Time and space. How can we think of racial violence across time and space? In the introduction, the editors of the volume unpack some of the tensions that lie between the West/non-West binary, a binary created through European colonial rule and that continues to structure the way we imagine the world. I have been struck since moving to the UK by how clear, at times, a division seems to exist between anti-racism and anti-imperialism. This division is imagined geographically, with the former mapping onto the West and the latter onto the “non-West.” This not only serves to erase the ways in which racism and imperialism co-constitute one another, but also erases the universal logic behind white supremacy. Importantly, it impedes the kinds of solidarities we desperately need today, as we see techniques of repression tested in one place before traveling to another. What does it mean, then, to always and consistently think of empire as racialised, and race as empire? Leon Sealey-Huggins’ piece on race and climate change points to the ways in which certain bodies are always more at risk than others, pointing to the universal logic of racism and the way it separates those who live and those who do not. This is in spite of the claim we hear that climate change “affects us all.” Perhaps; but not in the same way. Keguro Macharia has written a piece asking how Trump travels globally, looking at the context of Kenya. Patricia Noxolo asks how we can explore the politics of “re-imagining post-Brexit Britain as a shared place,” (251). The first time I read that sentence, I read it as a “shattered place”—it seems to work just as well, although perhaps it is what we need to recognise before we re-imagine it, as Noxolo suggests.
As I put down the book, I wonder how we can use it to continue building, thinking, writing and hoping. What would it mean to de-centre the West—and Trump and Brexit—and ask what is happening everywhere? Why is it happening everywhere, now? We seem to be caught in the middle of trying to think globally, while still centring certain contexts, events, and histories. What is intensely frightening about the current moment, among many things, is the global nature of far-right politics, austerity and deepening neoliberalism, and ultranationalist racism. We see this across the globe, not only in the US, UK, and Europe. We know there have been many popular responses to this, and that many of these have happened in the Global South. Fifty years after the “end of empire” we are constantly left wondering if empire ever really ended.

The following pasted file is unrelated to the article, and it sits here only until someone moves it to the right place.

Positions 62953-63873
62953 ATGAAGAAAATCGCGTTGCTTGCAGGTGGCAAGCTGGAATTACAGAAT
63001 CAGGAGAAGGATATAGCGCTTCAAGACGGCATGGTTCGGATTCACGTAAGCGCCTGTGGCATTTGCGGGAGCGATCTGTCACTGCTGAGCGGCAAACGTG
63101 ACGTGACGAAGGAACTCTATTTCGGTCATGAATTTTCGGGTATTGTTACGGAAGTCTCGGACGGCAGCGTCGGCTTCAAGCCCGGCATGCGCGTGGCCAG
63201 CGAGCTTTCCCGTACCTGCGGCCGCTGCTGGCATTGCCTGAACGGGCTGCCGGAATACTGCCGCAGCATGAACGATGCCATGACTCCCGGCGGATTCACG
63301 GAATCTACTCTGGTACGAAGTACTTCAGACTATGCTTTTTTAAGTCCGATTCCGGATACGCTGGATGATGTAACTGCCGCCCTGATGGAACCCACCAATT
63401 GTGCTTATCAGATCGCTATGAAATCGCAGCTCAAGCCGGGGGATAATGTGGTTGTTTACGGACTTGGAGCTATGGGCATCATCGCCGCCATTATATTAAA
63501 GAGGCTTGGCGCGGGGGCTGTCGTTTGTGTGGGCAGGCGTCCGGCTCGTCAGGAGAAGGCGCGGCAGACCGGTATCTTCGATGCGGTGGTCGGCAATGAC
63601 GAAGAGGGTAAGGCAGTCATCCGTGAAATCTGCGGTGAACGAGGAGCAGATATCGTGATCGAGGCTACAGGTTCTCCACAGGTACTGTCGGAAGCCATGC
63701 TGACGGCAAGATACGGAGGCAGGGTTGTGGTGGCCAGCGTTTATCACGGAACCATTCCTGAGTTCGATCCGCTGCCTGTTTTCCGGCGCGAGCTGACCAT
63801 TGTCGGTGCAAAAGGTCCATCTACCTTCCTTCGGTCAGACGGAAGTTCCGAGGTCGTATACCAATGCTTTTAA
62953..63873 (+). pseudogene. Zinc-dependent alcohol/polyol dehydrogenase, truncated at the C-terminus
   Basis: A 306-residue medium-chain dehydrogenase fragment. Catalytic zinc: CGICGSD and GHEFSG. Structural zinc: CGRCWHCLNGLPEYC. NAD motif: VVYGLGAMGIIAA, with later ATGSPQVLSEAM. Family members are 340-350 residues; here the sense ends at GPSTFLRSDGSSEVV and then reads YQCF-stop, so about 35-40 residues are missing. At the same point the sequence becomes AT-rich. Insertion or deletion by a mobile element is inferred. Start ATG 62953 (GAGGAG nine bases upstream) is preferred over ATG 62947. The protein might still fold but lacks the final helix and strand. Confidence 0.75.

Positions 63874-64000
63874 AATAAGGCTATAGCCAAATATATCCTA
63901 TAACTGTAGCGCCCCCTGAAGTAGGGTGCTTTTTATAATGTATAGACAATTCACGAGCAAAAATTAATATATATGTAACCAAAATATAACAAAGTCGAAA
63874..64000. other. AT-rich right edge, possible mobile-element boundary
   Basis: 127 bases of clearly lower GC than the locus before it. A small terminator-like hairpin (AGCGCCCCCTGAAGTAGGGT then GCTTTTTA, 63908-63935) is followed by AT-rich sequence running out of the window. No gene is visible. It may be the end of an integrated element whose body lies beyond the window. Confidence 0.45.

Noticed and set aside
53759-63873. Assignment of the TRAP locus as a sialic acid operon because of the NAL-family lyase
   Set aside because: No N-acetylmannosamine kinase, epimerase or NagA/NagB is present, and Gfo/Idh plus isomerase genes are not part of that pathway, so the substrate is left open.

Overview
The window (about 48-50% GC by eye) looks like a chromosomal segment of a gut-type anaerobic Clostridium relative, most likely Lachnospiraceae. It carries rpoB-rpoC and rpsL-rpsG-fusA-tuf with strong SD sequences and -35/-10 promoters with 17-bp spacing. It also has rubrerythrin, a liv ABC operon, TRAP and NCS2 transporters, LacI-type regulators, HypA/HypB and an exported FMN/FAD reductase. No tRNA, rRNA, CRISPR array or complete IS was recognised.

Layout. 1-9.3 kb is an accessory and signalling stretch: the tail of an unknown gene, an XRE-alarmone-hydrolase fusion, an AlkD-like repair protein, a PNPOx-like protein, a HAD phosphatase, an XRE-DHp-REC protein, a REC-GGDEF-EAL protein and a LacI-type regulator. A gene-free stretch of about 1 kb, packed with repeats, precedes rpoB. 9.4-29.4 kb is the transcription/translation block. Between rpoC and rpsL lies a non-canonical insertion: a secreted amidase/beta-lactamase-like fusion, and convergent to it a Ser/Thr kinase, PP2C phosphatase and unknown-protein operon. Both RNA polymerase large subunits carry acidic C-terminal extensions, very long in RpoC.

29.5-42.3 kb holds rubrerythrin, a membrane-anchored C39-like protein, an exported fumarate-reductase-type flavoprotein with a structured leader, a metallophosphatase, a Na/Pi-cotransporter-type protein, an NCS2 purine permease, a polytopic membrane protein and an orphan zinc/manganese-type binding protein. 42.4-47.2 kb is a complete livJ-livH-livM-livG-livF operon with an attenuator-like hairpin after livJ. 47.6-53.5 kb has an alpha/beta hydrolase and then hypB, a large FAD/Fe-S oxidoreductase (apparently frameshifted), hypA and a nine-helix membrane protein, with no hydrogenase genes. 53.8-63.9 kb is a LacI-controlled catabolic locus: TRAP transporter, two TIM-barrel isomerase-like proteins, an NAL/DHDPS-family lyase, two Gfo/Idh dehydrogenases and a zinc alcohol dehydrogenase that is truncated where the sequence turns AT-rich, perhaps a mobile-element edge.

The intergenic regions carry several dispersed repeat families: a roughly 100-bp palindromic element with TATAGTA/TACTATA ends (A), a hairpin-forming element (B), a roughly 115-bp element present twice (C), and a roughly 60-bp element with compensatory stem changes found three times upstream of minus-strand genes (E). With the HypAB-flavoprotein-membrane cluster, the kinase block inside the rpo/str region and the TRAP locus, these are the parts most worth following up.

And yet in all of this there is always hope, as exhausted as we might all be. In the last part of the collection, there is a conversation between Beth Kamunge, Wambui Mwangi and Osop Abdi Ali. This lovingly crafted contribution reminds us of the importance of love, care, and simply being there for one another. Throughout this volume, James Baldwin appears and reappears; his presence seeping through the book. Politics does not just happen in the streets, they remind us: “opening up our homes, listening, sharing food, allowing others to crash on your couch, offering clean bedsheets and towels, being the shoulder they cry on, maintaining confidentiality—this and other forms of labour are political acts too,” (189). And yet this hope does not come to us from nowhere; it is in the histories of resistance that we think with and through each day. In this piece and many others, the authors recall the debt we owe to Black feminism. In the words of the Comhabee River Collective, “As Black women we see Black feminism as the logical political movement to combat the manifold and simultaneous oppressions that all women of color face.” The volume, above all, is a reminder to remember. Not only to remember the social violence that has led us to this moment; but the brave and loving forms of resistance that have always met racial violence. This is not to romanticise these histories of resistance, which, after all, took place as a means of survival; but rather to learn from them as we continue to face global white supremacy and its intensification of racial violence, neoliberal austerity, and imperial counter-revolution.
Sara Salem is an Assistant Professor in Sociology at the London School of Economics. She has recently published articles on Angela Davis in Egypt in the journal Signs; on Frantz Fanon and Egypt’s postcolonial state in Interventions: A Journal of Postcolonial Studies; and on intersectionality as a travelling theory in the European Journal of Women’s Studies, among others. She tweets @saramsalem.